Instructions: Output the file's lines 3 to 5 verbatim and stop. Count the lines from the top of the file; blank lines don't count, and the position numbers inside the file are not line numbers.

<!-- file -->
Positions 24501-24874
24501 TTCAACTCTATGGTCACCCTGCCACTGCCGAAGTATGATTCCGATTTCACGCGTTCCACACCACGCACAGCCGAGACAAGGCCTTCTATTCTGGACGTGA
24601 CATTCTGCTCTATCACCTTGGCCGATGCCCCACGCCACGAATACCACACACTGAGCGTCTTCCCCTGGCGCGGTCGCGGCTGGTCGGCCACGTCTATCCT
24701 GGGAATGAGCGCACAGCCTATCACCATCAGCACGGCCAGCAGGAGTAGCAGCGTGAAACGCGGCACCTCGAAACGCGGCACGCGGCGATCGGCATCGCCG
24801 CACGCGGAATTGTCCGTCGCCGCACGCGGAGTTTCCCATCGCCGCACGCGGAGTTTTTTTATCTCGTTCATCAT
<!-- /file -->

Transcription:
24601 CATTCTGCTCTATCACCTTGGCCGATGCCCCACGCCACGAATACCACACACTGAGCGTCTTCCCCTGGCGCGGTCGCGGCTGGTCGGCCACGTCTATCCT
24701 GGGAATGAGCGCACAGCCTATCACCATCAGCACGGCCAGCAGGAGTAGCAGCGTGAAACGCGGCACCTCGAAACGCGGCACGCGGCGATCGGCATCGCCG
24801 CACGCGGAATTGTCCGTCGCCGCACGCGGAGTTTCCCATCGCCGCACGCGGAGTTTTTTTATCTCGTTCATCAT